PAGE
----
A Pro Plumber Addresses the Trickiest Plumbing Problems
Learn how a pro plumber grows his business by not just fixing the obvious problem but by taking the extra steps to determine the root cause. Les from Zell Plumbing and Heating in St. Paul, Minnesota shares his tips.
I always try to approach every service call as a cause and effect problem. Anyone can replace a kitchen sink faucet or unplug a p-trap, but why did it fail or get plugged in the first place? If you can solve that problem, your appreciative customers will recommend you to their friends, families and neighbors.
Les is owner and operator of Zell Plumbing and Heating, St. Paul, MN.
Look for Plugged Vents
I get a ton of gas appliance heat-out calls in the fall. Before I dive into in-depth diagnostics on the controls and mechanics of the unit, I like to check the gas and air supply first. It’s common to find wasp nests, tree seeds and leaves blocking the airflow. Some customers are a little sheepish and upset for not checking the vents themselves, but most are just happy that they don’t have to spring for a new furnace or water heater.
Check the Seal on the Top Edge of the Sink
Many kitchen sink leaks are simple enough to locate and fix, but finding the cause of puddles that only show up once in a while is not so simple. On this job the cabinet was packed with stuff and I guessed that the pipes were getting shimmied around when they moved their stuff in and out. But I was not 100% sure. I didn’t want to assume the pipes were the problem, replace a few parts, and leave the job with my fingers crossed.
It’s pretty rare, but it’s possible for water to find it’s way between the under-mounted sink basin and the countertop. I checked this by filling the sink to the top with water, and sure enough, it leaked. It turned out the homeowner would thoroughly spray out the sink with the hand sprayer, including the area where the sink met the counter. The fix was simple: a little caulk on the seam.
Too Much Water Pressure
I was recently on a service call to assist a water softener installer. It was a warranty job. He was replacing a fairly new softener because the first one ruptured and filled the pipes with little zeolite beads.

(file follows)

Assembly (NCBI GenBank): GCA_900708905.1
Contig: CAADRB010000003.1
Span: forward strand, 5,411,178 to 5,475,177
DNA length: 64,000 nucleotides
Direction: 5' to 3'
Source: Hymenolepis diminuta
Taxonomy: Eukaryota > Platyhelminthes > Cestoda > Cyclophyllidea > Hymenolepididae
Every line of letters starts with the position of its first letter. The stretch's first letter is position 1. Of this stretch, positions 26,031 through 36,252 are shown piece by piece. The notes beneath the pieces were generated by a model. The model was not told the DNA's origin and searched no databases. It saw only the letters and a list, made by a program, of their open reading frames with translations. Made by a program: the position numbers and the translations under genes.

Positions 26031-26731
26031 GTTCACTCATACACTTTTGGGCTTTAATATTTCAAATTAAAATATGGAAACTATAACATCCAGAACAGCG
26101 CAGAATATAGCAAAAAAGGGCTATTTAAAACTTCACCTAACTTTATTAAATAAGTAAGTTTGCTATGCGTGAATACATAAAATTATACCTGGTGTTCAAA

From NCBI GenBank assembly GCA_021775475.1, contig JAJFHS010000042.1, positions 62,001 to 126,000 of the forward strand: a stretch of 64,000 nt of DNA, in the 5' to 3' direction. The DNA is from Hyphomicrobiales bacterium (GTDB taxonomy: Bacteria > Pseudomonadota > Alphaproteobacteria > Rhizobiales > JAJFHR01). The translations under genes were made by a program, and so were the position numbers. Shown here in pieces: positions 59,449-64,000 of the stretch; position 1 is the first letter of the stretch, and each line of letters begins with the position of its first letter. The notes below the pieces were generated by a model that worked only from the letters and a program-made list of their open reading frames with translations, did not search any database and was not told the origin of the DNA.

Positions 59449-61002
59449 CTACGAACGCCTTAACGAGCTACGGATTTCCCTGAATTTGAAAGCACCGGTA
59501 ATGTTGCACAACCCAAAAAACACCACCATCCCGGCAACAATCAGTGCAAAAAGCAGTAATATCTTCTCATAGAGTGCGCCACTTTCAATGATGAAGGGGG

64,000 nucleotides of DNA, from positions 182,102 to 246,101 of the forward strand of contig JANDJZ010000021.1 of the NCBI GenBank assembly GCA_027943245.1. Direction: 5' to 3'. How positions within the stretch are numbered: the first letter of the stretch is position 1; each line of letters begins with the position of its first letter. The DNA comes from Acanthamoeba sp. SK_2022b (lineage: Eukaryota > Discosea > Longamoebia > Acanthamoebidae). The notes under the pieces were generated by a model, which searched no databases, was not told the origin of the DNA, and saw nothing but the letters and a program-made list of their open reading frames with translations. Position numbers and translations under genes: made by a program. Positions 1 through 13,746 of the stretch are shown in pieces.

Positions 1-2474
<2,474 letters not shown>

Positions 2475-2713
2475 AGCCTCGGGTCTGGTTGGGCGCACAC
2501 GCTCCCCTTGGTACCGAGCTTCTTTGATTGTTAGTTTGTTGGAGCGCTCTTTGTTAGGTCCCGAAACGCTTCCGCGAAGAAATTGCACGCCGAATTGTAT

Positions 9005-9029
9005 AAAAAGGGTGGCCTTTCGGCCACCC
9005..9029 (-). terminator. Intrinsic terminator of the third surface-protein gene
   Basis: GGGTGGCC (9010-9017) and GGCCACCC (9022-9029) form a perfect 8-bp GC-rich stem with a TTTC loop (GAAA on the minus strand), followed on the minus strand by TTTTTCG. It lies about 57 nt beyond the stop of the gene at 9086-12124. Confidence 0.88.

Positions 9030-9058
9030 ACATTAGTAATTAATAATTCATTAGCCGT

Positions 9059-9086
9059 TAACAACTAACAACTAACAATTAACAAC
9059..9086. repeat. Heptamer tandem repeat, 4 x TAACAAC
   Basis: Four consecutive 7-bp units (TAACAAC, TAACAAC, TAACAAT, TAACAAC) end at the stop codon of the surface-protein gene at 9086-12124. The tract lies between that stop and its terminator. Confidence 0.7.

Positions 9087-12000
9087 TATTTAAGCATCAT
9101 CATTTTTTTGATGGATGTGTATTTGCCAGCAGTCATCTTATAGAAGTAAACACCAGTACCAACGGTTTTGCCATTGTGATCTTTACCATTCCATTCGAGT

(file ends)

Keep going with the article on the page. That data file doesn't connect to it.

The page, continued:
He didn’t seem too worried about why the first one failed, but I did a little investigating. A water pressure test gave a reading of over 110 lbs. The culprit was the 20-year-old pressure-reducing valve, which is required in some municipalities. I installed a new, lead-free valve which brought the pressure down to about 75 lbs.
High water pressure can harm pipes and connections, damage appliances, create water hammer and wastes massive amounts of water. Checking for high water pressure is an often-overlooked diagnostic, and one that’s easy enough to perform.
New Water Heaters Have New Problems
Water heaters are much more energy efficient now days, but they also may require more maintenance than they’re older cousins did. Some, like the sealed-combustion style water heaters, breathe through the grille around the bottom.
This water heater was located in a laundry utility area and picked up a bunch of pet hair and lint on the screen, which starved the unit of the air needed for proper combustion and venting. Sometimes, before I schedule the service call, I tell the homeowner to clean the grille and call me back if it doesn’t solve the problem. Sure, I don’t make any money that way, but I have plenty of work from customers who appreciate that I once saved them money.
Check Vents and Flashing
I always try to investigate as many potential problem sources as I can before leaving a job, even when there might be an obvious culprit. Most often, a wet, swollen bathroom floor right under a toilet is caused by a leak or failing seal. But that’s not always the case.
On this job, it wasn’t obvious from the street that the cap was missing on the plumbing stack flashing. Only upon closer inspection did the real reason for the wet floor reveal itself. Nobody likes crawling around on a roof, but old, damaged, or poorly installed roof flashing is the reason for many of my house calls. This homeowner was thrilled that I didn’t just slap on a new wax ring and hit the road.